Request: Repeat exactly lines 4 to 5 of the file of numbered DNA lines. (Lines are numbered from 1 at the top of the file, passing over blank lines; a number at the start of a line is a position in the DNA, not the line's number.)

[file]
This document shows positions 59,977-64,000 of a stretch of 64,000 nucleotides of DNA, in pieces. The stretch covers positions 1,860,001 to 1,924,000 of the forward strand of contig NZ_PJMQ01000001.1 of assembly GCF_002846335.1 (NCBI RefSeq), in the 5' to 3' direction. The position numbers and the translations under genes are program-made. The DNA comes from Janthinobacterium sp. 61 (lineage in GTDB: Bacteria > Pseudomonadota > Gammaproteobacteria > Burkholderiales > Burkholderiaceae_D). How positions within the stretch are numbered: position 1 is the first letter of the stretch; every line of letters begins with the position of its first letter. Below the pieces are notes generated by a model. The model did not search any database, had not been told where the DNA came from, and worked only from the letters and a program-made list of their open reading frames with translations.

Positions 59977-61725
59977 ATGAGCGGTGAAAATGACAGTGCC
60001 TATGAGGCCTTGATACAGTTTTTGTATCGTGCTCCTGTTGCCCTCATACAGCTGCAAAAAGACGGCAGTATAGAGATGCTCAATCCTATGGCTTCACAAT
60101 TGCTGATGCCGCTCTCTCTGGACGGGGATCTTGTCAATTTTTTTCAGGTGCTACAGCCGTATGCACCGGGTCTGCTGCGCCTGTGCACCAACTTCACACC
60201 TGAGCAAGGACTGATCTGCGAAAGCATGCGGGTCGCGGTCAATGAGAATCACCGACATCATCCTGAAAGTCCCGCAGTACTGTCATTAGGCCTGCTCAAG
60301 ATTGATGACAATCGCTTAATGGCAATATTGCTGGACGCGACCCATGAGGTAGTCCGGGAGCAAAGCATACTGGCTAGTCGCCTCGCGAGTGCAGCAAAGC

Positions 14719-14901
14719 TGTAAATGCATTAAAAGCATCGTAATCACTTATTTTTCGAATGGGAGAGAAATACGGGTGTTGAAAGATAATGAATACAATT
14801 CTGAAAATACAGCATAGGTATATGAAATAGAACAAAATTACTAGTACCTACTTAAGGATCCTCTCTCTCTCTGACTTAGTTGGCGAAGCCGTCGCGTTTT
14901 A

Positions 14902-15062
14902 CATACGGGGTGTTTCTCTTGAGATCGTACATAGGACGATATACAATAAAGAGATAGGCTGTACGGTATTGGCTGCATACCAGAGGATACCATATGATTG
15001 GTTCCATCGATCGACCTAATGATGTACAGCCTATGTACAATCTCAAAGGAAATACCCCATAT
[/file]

60001 TATGAGGCCTTGATACAGTTTTTGTATCGTGCTCCTGTTGCCCTCATACAGCTGCAAAAAGACGGCAGTATAGAGATGCTCAATCCTATGGCTTCACAAT
60101 TGCTGATGCCGCTCTCTCTGGACGGGGATCTTGTCAATTTTTTTCAGGTGCTACAGCCGTATGCACCGGGTCTGCTGCGCCTGTGCACCAACTTCACACC